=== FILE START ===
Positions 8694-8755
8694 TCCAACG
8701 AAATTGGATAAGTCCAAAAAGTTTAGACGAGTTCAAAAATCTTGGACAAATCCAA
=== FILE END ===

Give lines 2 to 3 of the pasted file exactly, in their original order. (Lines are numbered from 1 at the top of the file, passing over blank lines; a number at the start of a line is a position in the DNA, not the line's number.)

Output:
8694 TCCAACG
8701 AAATTGGATAAGTCCAAAAAGTTTAGACGAGTTCAAAAATCTTGGACAAATCCAA